Hardware Review - Roccat Pyra

Written by Stuart Thomas on Wed, Jun 30, 2010 12:33 PM

For a computer game geek, I've never really been very good with technology. Every day that goes by without black, acrid smoke pouring out of at least one device is a good day for me. Laptops produce high-decibel feedback, stereos seem to have the graphic equaliser set to ‘wrong', and even clock radios can only get Flemish stations, interspersed occasionally with satanic whisperings. So there's a good reason I've never even tried to deal with the Mephistophelean rites I'm sure I'd need to get a wireless mouse working.


And then, along comes Roccat. Famed for their high-quality gaming mice, I felt a decided degree of trepidation as I unpacked the Pyra Wireless. Would the might of German engineering be able to resist the witches' curse that causes all technology around me to immediately implode?


But let's not get ahead of ourselves. Because the unpacking is actually worthy of mention itself. The mouse itself is sleek and black, with surfaces as smooth and sleek as a lock of baby's hair. The wireless dongle is by far the most miniscule USB device I've ever seen - the USB plug alone is about three-quarters of the device's overall mass. The box also includes the required rechargeable AAA batteries; a mini-CD with the interface software; even a sharp-looking, silky carrying bag. You've really got to hand it to those guys - you honestly feel like you're being given the red carpet treatment before you've even plugged the thing in.


And I'm ecstatic to report that this is the way with the Pyra. Non-gamers might scratch their heads and mutter ‘but it's only a mouse...'. That's not the way Roccat's target audience look at it though, and it's certainly not the way Roccat look at it. The attention to detail, and the obvious striving for absolute perfection is apparent throughout the Pyra's design. It has a sleek, curvy yet boxy design, and its compact size means it disappears under the hand - perhaps this could be a problem if you have hands like hams, but for me the only down side of this was that I had problems pressing the right-hand side button. But seeing as the Pyra has the fantastic new idea of a mouse button that works like a ‘shift' key - effectively doubling the number of buttons on the mouse - I found I rarely needed the right-hand side button. The size is perhaps something to consider though - this IS a mouse with mobility in mind, and as such it is very small and light. If this isn't your cup of tea, be warned.


For a wireless mouse the response time and smoothness were really impressive. I tested it out in Far Cry 2 and this happened: I totally shot some guys, and the guys totally didn't shoot me. Aiming with this little beauty was laughably easy, headshots with a sniper rifle from the other side of the Serengeti were the order of the day.


Roccat's convincing attention to the needs of gamers have made it really difficult for me to identify any downside to this mouse. The miniscule wireless receiver plugs snugly into the underside of the mouse for ease of transportation, and there is a handy cable that can be used to charge the Pyra's batteries while you're in the middle of a game, making recharging a minor inconvenience rather than a LAN-party-ruining crisis. The life on the batteries provided with the mouse were a little on the short side, and any serious gamer would do well to pop out and get some more robust rechargeable AAA batteries to replace them.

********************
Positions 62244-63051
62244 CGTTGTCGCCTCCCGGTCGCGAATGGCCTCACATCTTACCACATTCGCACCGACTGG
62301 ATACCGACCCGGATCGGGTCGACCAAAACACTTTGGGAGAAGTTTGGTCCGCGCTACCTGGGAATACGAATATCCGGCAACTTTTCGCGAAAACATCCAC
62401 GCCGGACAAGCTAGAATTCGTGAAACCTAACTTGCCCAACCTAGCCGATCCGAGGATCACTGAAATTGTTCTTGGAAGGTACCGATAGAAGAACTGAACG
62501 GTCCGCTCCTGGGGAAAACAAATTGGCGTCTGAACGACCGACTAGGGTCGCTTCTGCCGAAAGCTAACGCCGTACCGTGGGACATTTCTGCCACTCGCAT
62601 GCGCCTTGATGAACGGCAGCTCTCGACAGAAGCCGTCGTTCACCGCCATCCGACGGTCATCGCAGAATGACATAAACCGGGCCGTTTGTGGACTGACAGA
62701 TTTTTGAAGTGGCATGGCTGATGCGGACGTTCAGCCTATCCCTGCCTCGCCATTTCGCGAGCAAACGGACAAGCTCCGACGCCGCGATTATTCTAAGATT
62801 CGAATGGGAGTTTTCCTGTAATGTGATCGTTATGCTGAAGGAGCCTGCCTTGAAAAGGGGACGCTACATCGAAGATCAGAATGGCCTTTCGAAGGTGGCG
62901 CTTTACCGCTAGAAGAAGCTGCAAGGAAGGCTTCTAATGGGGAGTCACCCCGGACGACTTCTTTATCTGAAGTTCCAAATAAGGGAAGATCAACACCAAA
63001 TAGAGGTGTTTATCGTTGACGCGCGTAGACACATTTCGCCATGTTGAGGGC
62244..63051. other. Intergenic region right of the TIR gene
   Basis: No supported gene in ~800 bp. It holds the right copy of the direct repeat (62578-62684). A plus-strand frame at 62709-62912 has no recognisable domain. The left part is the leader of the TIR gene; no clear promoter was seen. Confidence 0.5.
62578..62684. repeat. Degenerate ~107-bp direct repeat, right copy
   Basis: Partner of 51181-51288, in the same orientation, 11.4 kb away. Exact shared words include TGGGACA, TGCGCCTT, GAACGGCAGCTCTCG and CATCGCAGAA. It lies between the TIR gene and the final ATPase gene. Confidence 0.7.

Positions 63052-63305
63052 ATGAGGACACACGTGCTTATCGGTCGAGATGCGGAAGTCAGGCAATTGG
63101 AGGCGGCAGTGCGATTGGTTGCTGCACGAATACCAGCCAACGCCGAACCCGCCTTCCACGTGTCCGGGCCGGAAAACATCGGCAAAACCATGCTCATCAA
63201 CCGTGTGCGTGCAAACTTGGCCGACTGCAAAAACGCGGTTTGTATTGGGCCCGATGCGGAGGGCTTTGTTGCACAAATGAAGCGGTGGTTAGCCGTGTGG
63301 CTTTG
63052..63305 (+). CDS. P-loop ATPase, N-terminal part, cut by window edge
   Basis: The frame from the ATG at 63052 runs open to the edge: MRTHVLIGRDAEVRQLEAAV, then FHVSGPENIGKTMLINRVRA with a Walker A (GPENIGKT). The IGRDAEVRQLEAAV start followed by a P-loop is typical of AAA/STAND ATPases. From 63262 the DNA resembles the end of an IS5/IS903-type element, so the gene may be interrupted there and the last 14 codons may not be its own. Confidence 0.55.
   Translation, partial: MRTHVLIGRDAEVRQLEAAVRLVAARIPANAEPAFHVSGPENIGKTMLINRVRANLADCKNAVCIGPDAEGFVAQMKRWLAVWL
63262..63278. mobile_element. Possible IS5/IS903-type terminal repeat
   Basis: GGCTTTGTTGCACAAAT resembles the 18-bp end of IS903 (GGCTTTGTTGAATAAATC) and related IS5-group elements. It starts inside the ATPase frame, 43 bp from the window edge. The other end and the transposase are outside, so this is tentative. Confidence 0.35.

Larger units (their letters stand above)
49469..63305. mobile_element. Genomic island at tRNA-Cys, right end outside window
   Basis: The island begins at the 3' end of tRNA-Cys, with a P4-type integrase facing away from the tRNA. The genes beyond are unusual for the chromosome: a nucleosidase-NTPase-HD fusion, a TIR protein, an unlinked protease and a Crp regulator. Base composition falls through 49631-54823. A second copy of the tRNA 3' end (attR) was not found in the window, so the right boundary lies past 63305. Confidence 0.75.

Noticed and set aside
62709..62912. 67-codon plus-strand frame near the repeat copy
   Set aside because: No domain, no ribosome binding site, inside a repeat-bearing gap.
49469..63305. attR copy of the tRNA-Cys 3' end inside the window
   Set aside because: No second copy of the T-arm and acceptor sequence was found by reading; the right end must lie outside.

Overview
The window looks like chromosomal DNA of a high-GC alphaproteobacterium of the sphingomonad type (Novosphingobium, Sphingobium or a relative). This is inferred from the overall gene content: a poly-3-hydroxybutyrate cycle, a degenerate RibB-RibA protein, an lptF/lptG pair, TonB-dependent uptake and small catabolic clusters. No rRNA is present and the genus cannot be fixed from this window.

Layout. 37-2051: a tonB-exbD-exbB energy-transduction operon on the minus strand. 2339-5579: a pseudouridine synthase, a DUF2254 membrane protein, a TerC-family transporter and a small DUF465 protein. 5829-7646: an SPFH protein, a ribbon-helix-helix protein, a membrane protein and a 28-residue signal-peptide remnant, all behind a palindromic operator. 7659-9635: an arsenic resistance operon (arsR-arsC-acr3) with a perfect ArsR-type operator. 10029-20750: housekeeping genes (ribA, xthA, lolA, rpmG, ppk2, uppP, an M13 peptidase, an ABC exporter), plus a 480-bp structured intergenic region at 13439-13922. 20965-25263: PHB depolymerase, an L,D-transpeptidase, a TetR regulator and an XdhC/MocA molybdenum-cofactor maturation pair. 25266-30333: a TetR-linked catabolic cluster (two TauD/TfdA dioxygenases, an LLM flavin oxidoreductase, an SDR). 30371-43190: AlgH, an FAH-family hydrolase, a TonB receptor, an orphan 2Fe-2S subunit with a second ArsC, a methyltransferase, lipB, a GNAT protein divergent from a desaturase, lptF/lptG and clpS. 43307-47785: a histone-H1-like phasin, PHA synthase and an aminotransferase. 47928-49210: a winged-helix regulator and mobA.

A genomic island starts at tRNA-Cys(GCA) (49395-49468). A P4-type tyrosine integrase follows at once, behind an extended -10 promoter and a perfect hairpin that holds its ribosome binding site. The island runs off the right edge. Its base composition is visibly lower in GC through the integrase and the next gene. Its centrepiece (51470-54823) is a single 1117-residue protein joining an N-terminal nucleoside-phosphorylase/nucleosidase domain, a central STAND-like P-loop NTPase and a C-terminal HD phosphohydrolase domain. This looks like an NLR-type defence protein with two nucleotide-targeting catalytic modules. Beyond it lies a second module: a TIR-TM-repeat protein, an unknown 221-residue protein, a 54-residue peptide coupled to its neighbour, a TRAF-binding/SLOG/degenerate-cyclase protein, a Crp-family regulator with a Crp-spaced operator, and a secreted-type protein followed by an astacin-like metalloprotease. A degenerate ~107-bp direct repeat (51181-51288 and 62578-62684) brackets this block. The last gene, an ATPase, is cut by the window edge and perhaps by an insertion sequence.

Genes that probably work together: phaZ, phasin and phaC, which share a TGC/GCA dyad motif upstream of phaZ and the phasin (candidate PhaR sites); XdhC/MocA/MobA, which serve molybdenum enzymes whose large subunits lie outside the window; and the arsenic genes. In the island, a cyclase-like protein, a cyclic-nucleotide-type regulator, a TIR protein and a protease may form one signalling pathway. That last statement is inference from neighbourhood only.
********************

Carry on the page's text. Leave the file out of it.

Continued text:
And now, we come to the all-pervading centrepiece of the Pyra - it has a pulsing, glowing light visible between the two mouse buttons, which makes the Pyra look like the love-child of KITT from Knight Rider and the Deep Blue chess supercomputer. Such was the cold majesty of this light, I fully expected my Pyra to attain Turing-level sentience and conquer my household, then the world. I, for one, welcome our new neon-lit mousy masters.


I was also lucky enough to get my hands on the cabled version of the Pyra. Performance-wise, there's nothing to separate the two - which, if you think about it, is a significant plus mark for the wireless mouse. Of course, any battery life problems don't apply to the cabled mouse, and there's no wireless receiver to inevitably lose after a drunken Call of Duty marathon round your mate Dave's house.


"Purity and simplicity are the two wings with which man soars above earth and all temporary nature", a Roccat scientist is hilariously quoted as saying on their website. Not, perhaps, my choice of words, but it shows that those Roccat boffins not only appreciate what is important in a mouse but also that they speak in the most awesome way imaginable.


The Pyra weighs in at £32.99 for the wired version and 49.99 for the wired (prices from Play.com, they may differ slightly between suppliers, naturally). If you're serious about the mousing - and take it from me, it does make a difference in FPSes, at the very minimum - the Pyra is certainly a solid purchase.


Oh, and the witch's curse? Gone and forgotten. From now on, everything I own shall be wireless!



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